By the final confrontation with her husband, McTeer has so skillfully foreshadowed Nora's transformation that, though it seems bewilderingly abrupt to her, it seems emotionally inevitable to us. Gone are her neurotic mannerisms. Nora now sits in an ominous stillness. "I'm saved," her husband says after the arrival of the forgiving letter. "What about me?" Nora responds, with a touch of meekness but at last with a sense of her separable self. Out of her stillness she suddenly shrieks, not as an appeal but as a demand, "I'm a human being!" Most astonishingly--for the first time in my experience of half a dozen Noras--McTeer even manages to make Nora's single most famous line ring true. When her husband says that no man would sacrifice his integrity for another person, Nora has to reply, "Hundreds of thousands of women have"--an impossible line for the character, a line in which it is not Nora speaking but Ibsen himself. McTeer's solution? She lowers her voice a full octave and intones the words in a constrained fury--the voice not of Nora but of wronged women forever.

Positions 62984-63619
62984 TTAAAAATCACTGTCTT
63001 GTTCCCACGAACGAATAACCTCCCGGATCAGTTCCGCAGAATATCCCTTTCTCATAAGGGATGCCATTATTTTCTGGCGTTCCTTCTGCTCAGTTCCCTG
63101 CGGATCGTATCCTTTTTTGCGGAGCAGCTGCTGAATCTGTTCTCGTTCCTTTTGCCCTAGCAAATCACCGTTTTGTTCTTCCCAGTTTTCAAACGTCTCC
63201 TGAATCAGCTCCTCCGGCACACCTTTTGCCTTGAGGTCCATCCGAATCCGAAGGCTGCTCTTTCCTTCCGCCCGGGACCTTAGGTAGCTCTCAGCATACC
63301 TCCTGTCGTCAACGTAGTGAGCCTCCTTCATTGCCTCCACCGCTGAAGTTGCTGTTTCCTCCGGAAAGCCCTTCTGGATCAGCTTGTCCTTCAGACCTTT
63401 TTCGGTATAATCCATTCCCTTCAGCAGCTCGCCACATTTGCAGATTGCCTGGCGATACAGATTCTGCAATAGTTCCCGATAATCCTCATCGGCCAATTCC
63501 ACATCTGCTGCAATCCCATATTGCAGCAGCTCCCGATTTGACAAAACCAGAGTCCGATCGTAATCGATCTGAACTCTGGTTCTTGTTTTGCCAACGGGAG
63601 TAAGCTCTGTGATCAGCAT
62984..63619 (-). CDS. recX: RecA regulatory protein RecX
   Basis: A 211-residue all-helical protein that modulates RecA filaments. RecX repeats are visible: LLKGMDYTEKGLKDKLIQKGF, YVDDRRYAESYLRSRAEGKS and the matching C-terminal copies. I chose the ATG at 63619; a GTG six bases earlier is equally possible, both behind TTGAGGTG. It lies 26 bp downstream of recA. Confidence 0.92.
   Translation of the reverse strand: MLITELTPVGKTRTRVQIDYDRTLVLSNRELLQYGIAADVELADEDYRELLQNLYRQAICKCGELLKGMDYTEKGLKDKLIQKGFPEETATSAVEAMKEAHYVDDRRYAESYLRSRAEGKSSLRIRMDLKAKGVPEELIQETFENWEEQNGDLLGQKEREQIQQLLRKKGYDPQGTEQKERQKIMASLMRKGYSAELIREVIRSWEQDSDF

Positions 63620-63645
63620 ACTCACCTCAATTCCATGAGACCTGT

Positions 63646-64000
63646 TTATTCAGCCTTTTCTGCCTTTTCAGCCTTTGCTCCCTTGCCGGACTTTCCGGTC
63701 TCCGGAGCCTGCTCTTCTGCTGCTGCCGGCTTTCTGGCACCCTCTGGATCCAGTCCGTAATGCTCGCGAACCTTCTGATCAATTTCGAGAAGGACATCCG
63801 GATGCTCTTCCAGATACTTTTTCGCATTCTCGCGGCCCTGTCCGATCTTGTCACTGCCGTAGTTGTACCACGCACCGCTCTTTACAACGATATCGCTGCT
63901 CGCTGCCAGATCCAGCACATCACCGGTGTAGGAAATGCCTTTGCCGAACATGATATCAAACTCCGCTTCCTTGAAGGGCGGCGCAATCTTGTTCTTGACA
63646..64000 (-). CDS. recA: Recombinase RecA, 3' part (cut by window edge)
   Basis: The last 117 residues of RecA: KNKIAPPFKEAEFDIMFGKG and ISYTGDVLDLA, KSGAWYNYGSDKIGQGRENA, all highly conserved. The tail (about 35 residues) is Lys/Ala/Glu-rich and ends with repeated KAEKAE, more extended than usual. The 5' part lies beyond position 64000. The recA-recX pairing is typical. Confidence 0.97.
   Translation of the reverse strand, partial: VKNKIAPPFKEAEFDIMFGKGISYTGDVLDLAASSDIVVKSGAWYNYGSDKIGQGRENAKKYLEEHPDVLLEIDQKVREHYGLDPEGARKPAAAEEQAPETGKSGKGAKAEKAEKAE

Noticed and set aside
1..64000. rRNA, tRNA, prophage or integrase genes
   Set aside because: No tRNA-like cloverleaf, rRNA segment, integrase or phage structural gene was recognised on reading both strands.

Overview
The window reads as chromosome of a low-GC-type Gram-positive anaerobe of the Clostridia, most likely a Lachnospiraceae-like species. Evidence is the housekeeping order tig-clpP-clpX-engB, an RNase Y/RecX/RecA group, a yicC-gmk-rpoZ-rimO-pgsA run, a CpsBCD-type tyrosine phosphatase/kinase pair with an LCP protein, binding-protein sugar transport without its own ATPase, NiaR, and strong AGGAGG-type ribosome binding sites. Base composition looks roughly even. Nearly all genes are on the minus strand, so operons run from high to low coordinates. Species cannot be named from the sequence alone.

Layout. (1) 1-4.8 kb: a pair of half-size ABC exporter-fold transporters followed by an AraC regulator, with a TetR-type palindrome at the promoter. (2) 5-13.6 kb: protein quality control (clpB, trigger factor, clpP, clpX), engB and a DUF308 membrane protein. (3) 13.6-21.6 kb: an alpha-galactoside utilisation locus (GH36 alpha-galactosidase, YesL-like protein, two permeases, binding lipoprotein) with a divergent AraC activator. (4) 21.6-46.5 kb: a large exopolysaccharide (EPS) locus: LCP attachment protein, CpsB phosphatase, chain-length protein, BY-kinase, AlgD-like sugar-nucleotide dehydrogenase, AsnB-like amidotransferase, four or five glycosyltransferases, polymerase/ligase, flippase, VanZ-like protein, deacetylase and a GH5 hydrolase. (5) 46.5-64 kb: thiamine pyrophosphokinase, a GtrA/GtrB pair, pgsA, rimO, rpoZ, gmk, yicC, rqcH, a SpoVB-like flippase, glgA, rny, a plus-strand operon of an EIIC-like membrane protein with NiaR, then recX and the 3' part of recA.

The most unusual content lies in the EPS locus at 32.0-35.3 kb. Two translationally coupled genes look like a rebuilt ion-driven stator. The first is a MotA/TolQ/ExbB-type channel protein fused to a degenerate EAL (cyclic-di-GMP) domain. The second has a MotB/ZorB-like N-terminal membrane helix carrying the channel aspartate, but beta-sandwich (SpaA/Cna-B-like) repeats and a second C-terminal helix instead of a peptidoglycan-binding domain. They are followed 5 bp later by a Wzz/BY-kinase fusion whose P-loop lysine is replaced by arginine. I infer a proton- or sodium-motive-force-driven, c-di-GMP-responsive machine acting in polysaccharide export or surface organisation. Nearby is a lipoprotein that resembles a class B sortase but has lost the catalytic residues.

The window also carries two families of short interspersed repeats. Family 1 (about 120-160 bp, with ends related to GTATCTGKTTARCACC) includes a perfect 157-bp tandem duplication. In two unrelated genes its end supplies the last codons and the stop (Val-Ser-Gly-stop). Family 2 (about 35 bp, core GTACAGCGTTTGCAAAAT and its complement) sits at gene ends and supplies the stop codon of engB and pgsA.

The trouble with this kind of detailed analysis is it implies that any competent craftsman could carefully study the performer's techniques and replicate them--Hoffman's "preparation." We can only be grateful that they can't, that Nichols and McTeer become rather than enact their characters--Olivier's "pretending." Perhaps all we can say of great acting is that it involves assimilation rather than accumulation, that the performer isn't so much a surrogate as a vessel. There's paradox in artifice. The supreme tragedies leave us not devastated but exhilarated, and the sublime actors, the moment their performances begin, stop acting.